Liz Fields and Liz Byrne never could have imagined their construction project would go like this.
As volleyball veterans who played the sport in college, Fields and Byrne brought enthusiasm and a love for the game to their initial practices with Heritage Academy”s first-year volleyball program.
Like with teaching any new sport, Fields and Byrne knew they would need to spend a lot of time going over fundamentals to establish a foundation on which the Lady Patriots could build on.
Heritage Academy earned its first brick Tuesday night.
Led by a solid passing and serving effort, Heritage Academy defeated Columbus High School 3-1 (25-14, 22-25, 25-16, 25-17).
“I am speechless in a way,” said Fields, who played volleyball at the University of Alabama. “I can”t believe how far the girls have come since we first started practicing. Some of the girls have picked it up so quickly. I think they can do more than I expected.”
Said Byrne, who played volleyball at San Jose State, “I am ecstatic. This win shows the girls they can do it, and they”re going to run with it.”
Both coaches admit the team”s offense isn”t as far along as its defense, but they said that is to be expected. They said they purposely focused on serving, passing, and defense because “you can”t have an offense if you can”t pass.” Their concentration on serving showed its worth Tuesday, as the Lady Patriots had more service error in only one set, the one they lost. Heritage Academy had a team-high six aces in the first set, and had five more in game three after the teams split the first two sets.
In a sport in which momentum can swing on one play, Heritage Academy showed its poise, rallying from a 13-7 deficit thanks in large part to the serving of Natalie Hardy. She had five aces in a nine-point run that turned the tide. also had a tip at the net. Elizabeth Scott, a transfer from Starkville High, had a kill off a bad pass one point after the serving run ended to get Heritage Academy going again.
Both coaches applauded the support they have received from the administration and from the parents of the players. They said the girls have been equally involved and eager to learn, which is what makes their progress so encouraging.
“The whole team contributed to the win,” Fields said. “We didn”t teach them that. That is cool for a coach to see.”
Fields and Byrne said the next step will be to get an offense going. The Lady Patriots showed the ball control needed to get the first pass to the setter, who then has to pick the right hitter for a swing. The coaches are confident those skills will come, too, as the players have more time to work on their passing and their approaches to the net.
“We have some amazing athletes and the potential to go really far,” Fields said.
Said Byrne, “They are all athletes. It”s scary to think what the girls could do with a little training.”
Hardy had seven aces, Kristen Phillips had four kills, Harli Sesser had four kills and four aces, Scott had two kills and four aces, and Allie Allsup had two kills and three aces.
Columbus High School coach Kellye Jordan also is trying to build a program. The former Mississippi State player who is a student teacher (physical education) at Columbus High is an assistant coach, but she is working with a program that has had a revolving door when it comes to coaches. Shay Ashford spent the past two seasons as the team”s coach before taking a job earlier this year as an assistant girls basketball coach at Tupelo High.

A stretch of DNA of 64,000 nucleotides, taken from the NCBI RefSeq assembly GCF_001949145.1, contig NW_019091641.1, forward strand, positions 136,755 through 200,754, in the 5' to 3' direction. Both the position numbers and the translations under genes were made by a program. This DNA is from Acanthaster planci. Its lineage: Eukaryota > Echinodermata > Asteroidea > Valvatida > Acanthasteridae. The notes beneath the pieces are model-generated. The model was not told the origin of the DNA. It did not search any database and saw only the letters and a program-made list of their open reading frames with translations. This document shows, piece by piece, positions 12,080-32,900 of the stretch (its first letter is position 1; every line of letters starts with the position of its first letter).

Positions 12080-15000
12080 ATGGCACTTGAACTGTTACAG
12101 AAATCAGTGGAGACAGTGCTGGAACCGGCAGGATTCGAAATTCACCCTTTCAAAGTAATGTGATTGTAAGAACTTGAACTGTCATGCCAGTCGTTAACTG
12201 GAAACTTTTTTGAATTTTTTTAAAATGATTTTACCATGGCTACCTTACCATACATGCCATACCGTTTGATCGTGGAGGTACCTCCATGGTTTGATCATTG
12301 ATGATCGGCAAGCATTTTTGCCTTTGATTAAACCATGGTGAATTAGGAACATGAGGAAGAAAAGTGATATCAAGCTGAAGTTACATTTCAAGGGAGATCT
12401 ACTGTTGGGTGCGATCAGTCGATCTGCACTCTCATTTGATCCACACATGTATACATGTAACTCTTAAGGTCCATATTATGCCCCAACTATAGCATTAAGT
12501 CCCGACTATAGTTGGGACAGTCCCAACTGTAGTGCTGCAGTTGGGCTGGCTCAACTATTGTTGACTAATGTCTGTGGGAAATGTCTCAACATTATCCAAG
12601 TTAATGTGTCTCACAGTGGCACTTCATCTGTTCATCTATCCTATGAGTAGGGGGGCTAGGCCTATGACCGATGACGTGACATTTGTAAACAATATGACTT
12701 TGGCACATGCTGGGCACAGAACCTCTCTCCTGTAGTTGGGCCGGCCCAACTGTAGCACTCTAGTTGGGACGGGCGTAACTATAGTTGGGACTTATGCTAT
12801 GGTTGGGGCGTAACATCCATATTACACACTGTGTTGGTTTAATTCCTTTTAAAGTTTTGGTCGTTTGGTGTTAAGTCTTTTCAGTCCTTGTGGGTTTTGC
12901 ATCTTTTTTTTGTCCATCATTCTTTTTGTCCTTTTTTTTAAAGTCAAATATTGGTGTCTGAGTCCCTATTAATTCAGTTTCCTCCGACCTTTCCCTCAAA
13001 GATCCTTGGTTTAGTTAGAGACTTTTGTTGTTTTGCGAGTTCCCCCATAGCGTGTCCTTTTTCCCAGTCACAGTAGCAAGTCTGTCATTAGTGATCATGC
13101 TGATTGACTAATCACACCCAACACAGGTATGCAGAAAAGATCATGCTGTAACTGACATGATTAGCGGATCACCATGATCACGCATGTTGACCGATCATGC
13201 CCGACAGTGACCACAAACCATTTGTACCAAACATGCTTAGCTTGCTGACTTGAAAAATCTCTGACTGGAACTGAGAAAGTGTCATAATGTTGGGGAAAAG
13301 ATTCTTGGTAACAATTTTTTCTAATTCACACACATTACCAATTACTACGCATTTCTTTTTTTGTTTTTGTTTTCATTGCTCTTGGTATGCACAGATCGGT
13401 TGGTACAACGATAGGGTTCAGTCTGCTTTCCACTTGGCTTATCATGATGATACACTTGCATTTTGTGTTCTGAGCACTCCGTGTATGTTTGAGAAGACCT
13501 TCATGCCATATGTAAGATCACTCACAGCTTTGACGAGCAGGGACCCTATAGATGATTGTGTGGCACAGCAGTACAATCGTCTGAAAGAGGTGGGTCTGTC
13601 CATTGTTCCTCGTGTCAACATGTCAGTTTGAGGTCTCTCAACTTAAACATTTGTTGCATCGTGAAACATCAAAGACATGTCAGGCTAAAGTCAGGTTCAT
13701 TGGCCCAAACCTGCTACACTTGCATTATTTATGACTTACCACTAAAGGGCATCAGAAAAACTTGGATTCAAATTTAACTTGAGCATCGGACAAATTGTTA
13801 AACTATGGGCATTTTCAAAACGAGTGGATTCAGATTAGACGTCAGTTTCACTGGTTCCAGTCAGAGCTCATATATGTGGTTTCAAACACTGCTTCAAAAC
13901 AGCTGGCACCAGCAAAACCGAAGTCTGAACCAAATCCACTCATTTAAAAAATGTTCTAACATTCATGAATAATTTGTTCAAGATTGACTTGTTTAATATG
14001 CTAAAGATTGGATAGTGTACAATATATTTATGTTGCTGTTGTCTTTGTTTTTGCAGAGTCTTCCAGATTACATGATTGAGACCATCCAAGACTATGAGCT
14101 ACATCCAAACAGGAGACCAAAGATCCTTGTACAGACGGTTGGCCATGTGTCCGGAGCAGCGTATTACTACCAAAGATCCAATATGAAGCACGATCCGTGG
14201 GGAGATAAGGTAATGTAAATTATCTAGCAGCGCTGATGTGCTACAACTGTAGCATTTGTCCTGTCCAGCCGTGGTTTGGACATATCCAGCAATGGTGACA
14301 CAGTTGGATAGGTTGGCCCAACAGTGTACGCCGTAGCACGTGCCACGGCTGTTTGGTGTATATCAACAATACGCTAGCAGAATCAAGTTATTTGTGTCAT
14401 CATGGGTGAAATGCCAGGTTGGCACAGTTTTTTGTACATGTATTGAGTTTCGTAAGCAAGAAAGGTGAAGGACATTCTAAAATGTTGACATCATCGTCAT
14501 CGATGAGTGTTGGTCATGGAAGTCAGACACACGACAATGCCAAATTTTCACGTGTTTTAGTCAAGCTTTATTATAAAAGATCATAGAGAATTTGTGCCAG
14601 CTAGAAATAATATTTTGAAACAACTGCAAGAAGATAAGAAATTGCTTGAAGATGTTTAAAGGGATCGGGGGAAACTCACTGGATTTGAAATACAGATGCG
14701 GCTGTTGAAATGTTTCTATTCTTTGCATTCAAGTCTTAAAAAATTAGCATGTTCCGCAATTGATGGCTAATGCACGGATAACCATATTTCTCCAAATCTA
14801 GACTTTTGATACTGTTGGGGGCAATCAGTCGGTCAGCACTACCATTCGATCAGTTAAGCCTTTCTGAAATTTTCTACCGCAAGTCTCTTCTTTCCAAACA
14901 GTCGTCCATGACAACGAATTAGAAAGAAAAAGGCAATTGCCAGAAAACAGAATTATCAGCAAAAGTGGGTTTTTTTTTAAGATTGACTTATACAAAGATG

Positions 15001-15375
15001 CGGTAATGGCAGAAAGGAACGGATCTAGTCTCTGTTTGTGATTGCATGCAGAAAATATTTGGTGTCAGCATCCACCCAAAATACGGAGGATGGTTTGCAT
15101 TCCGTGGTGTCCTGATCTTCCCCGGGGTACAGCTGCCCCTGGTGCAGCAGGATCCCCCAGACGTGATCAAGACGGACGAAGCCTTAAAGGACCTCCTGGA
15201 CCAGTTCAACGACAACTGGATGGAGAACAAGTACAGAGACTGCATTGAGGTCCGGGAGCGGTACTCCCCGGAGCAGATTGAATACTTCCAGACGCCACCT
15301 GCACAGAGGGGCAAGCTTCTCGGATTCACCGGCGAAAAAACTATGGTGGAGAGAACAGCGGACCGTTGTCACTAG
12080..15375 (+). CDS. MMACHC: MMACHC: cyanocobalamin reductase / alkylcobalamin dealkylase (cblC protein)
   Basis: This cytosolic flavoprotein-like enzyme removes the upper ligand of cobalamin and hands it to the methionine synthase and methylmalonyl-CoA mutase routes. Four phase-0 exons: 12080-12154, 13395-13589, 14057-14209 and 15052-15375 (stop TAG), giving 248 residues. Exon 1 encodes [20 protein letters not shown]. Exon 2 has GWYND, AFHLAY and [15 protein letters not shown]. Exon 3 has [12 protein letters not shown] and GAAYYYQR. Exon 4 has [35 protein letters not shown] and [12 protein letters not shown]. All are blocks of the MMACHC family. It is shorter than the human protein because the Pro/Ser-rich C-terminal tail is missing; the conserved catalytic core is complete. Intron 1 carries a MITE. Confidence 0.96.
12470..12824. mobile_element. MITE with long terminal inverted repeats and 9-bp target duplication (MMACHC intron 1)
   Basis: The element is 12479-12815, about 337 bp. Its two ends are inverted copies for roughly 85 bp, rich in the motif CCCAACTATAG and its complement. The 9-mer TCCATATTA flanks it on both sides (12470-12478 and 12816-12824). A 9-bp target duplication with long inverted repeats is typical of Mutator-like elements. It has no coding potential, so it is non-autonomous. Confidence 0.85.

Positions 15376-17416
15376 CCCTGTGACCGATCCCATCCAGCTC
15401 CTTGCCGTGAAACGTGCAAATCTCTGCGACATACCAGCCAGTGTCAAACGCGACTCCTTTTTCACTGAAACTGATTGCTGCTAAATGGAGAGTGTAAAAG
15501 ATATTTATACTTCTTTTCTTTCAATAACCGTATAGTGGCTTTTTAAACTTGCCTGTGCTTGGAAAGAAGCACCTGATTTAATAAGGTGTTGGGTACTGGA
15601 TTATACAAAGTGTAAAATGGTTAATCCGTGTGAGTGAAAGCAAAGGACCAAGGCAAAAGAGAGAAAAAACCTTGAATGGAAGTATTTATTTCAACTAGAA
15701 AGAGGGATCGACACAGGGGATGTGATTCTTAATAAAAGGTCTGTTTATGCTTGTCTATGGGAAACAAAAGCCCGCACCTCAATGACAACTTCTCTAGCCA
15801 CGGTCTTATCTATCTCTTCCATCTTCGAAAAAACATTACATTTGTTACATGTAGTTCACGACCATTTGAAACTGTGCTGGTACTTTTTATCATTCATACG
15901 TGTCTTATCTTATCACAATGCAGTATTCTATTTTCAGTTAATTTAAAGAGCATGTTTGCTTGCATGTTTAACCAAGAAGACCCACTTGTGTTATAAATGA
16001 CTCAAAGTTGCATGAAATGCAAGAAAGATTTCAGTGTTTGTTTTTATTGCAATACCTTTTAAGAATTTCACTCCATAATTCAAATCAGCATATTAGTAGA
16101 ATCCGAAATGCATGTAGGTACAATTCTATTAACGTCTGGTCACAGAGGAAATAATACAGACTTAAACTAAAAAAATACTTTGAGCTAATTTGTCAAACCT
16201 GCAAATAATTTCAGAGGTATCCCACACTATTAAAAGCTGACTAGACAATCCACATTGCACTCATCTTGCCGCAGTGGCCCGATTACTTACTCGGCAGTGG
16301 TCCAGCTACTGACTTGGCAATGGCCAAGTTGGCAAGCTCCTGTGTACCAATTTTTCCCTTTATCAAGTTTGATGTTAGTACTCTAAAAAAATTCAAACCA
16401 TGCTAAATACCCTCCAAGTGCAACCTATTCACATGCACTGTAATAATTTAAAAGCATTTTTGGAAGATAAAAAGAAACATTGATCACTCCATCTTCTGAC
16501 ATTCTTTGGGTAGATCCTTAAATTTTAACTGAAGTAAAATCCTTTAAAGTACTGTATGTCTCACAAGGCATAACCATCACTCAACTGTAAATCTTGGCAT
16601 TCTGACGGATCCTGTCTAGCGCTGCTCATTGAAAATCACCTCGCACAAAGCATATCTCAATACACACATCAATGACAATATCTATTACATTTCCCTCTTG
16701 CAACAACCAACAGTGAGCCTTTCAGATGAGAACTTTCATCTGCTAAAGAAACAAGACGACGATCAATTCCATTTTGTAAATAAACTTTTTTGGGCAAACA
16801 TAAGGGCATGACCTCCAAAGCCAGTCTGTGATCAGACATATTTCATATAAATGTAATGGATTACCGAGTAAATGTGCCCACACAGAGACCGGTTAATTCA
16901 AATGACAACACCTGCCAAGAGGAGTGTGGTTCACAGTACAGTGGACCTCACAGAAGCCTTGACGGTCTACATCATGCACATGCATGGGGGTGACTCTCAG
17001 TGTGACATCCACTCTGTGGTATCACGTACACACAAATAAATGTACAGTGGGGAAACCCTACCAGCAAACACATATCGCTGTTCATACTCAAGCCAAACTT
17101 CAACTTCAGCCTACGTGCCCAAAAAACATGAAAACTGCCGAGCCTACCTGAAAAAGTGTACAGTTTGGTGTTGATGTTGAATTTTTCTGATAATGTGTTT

Jordan played volleyball for three years at MSU before taking a medical redshirt after suffering two anterior cruciate ligament injuries, turf toe, and an ankle injury. This would have been her senior year at MSU.
“It has been a tough transition, but we”re getting there slowly but surely,” said Jordan, who was an outside hitter and is from Jasper, Ala.
Jordan said she always believed she would get into coaching because she wanted to stay around the sport. She said she would give anything to be able to go back to her freshman year in college and start over without any injuries.
MSU volleyball coach Jenny Hazelwood believes Jordan has the qualities to be a good coach.
“Kellye was always one of the hardest workers in the gym,” Hazelwood said. “I strongly believe this work ethic along with her volleyball knowledge will make her a great coach.”
Jordan showed a fiery side Tuesday, questioning the official about a Heritage Academy server being over the line and on a kill attempt by the Lady Patriots in set four that appeared to be wide.
But Jordan remained calm and stayed positive, clapping her hands while patrolling the sideline. Like Fields and Byrne, she said she has had to go back to the basics to help the Lady Falcons get going.
“Passing and serving is where you win and lose games, and that is where we”re struggling,” Jordan said. “It is a mental game. Volleyball is 85 percent or more mental. It has been like a roller coaster. I am trying to hold the girls to a higher standard and to get them to hold each other accountable.”
Jaitra Adams led Columbus with seven kills. She also had three aces. Tori Renaldi, a left-handed jump server, had nine aces and four kills, while Kameron Corruthers had five kills and three aces, Deja Richardson had four kills, and Amanda Hill had two aces.
Adam Minichino is the former Sports Editor for The Commercial Dispatch.